[S]omething in the raw power of Ascension connects it with the story and related theological force of the ascension of Christ. Though the Ascension of the Lord is a major feast day in the liturgical calendar, it certainly doesn’t have near the profile of Christmas or Easter. At least in North America, the churches that do mark it as a liturgical feast day will likely draw only smallish congregations, and it will be all but invisible in the society outside of those church walls. That is partly because it always falls on a Thursday, which is not typically a day for going to church in our generally pluralistic and secularized society, but I suspect it also has something to do with our modest embarrassment around the story we tell that day. As recorded in The Acts of the Apostles, it is the fortieth day after Easter Day, and having promised his followers that they would soon receive the Holy Spirit, the resurrected Jesus “was lifted up, and a cloud took him out of their sight.” (Acts 1:9b). That works very well within a pre-modern cosmology, but now that we know that the earth is a spinning globe and that “up” is really only relative to the vastness of space, what do we do with such an image? This is precisely the objection of the modern liberal, classically voiced by John A.T. Robinson in his popular book from the mid-1960s, But That I Can’t Believe. While Robinson does get some things very right in his reflections on the deeper meaning of the doctrine of the Ascension, he gets there by way of what seems an attempt to almost embarrass the gathered church out of ever reading the story aloud.
[T]here would be many an intelligent Christian who would be shocked if you said that “he ascended into heaven” was not a literal statement. This only shows how lazy much of our thinking is. Indeed, I suspect many of us, if we were honest, try to have it both ways, and suppose that Jesus did literally go up in front of his disciples’ eyes but that directly he got out of sight it somehow ceased to be a physical event at all and the thing was called off!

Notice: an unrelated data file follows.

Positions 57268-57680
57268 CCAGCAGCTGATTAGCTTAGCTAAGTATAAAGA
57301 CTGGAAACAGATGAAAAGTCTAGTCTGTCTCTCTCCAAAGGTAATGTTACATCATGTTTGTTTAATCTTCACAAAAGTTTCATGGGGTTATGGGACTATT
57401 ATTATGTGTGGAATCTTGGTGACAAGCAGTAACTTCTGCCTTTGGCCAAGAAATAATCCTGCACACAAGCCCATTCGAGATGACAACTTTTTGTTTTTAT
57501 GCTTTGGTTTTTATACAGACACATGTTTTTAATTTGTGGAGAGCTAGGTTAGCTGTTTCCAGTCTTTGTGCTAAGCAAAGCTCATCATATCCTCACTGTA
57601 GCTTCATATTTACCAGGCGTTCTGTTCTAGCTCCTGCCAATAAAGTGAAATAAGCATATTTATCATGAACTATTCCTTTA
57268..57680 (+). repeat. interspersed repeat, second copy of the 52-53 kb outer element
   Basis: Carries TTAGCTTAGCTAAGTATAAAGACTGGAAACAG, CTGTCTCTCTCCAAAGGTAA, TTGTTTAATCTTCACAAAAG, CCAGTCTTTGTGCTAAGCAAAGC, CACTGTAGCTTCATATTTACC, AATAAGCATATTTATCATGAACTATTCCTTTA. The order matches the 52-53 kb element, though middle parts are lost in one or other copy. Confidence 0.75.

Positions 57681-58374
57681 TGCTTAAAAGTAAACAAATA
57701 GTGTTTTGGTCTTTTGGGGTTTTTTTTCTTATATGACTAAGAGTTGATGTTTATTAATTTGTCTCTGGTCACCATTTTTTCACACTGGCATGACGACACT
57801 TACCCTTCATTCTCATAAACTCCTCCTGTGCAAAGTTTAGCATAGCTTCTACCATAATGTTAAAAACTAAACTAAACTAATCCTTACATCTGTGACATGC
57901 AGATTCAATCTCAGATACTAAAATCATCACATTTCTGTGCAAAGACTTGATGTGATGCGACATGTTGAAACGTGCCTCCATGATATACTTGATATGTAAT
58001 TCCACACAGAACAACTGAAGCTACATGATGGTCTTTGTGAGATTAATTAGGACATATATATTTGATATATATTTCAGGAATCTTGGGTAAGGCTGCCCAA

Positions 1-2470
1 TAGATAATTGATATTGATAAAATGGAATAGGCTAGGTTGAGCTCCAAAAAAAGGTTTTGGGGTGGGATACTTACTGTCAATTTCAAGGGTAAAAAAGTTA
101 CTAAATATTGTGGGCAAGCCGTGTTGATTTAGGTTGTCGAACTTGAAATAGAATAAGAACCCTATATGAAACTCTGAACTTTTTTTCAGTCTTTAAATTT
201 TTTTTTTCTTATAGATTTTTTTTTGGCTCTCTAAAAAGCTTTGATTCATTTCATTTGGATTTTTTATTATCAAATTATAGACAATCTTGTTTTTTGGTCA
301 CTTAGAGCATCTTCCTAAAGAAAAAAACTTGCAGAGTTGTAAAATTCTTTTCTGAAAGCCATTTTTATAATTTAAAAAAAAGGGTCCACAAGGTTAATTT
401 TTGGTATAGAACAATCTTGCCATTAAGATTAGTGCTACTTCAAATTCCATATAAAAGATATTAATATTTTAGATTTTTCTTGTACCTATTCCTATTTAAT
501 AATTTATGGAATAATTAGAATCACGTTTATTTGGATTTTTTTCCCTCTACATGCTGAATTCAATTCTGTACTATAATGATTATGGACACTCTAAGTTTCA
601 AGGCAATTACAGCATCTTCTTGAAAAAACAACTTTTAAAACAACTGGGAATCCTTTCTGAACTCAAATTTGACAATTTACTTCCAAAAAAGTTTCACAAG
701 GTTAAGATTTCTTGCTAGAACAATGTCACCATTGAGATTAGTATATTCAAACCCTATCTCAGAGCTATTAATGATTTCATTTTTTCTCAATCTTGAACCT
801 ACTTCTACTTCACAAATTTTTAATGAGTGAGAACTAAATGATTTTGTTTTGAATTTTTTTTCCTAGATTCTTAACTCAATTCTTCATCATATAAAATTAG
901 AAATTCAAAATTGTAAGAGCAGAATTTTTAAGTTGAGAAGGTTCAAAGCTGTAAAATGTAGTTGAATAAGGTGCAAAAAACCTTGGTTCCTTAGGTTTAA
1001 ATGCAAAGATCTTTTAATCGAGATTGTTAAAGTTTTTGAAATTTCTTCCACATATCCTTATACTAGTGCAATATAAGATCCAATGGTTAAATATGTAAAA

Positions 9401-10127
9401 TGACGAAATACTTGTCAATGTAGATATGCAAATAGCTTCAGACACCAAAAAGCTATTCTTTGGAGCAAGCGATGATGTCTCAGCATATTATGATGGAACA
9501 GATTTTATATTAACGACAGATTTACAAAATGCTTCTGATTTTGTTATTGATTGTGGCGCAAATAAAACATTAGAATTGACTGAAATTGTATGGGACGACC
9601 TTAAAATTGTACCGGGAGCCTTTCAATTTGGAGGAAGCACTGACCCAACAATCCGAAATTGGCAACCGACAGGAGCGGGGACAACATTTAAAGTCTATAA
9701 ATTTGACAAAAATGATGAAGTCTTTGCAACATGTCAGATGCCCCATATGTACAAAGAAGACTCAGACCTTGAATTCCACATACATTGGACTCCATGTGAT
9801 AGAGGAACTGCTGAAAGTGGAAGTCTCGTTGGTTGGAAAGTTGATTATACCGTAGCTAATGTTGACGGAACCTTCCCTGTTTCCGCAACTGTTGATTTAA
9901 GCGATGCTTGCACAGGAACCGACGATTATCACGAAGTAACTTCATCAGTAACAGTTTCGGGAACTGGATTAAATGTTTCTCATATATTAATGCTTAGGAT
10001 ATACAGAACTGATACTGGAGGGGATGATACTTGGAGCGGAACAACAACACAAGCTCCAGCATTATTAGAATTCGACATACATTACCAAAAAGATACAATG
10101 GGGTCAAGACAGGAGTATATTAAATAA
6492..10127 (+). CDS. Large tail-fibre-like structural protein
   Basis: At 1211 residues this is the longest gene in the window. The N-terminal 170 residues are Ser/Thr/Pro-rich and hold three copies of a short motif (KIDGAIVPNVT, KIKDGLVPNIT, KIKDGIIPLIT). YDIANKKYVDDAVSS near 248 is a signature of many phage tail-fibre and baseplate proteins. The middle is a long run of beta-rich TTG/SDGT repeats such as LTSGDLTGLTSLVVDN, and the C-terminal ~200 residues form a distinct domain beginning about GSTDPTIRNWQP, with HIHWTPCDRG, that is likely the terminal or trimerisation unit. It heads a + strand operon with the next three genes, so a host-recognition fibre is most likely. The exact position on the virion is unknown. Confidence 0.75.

I believe, however, that given his roots in the black church and his almost wildly poetic imagination, John Coltrane would have not had any difficulty reading the story. Not that he would have assumed the world-view of first century Judea. He was interested in the writings of Albert Einstein, as well as in both astronomy and astrology, and so would have harbored no “flat earth” delusions. But he also would not have shied away from what the narrative from the Acts of the Apostles was attempting to articulate, nor from the lessons he had learned in the church of his grandfather. At least at a poetic and intuitive level, he would have known that this belief in Christ’s ascension is not about a set of upward directions for getting to heaven, but rather it is about the presence of Christ with the Father in the Kingdom of Heaven… an entirely different matter. And to be fair, it is one more in keeping with what John Robinson suggests the doctrine of the Ascension is all about, when he refers to it as, “the assertion of the absolute sovereignty of Jesus Christ over every part of this universe, the crowning of the cross, the manifest triumph of his way of love over every other force in the world.” If in most of the gospel accounts the risen Christ was readily recognizable as the man, Jesus of Nazareth, in his ascension he is proclaimed as Christ the King; the “one seated on the throne” in the Revelation to John, who is worthy “to receive glory and honour and power” (Rev 4:11a). Like the One who speaks to Job from out of the whirlwind (Job 38:1), this ascended Christ is awe-inspiring and more than just a little overwhelming.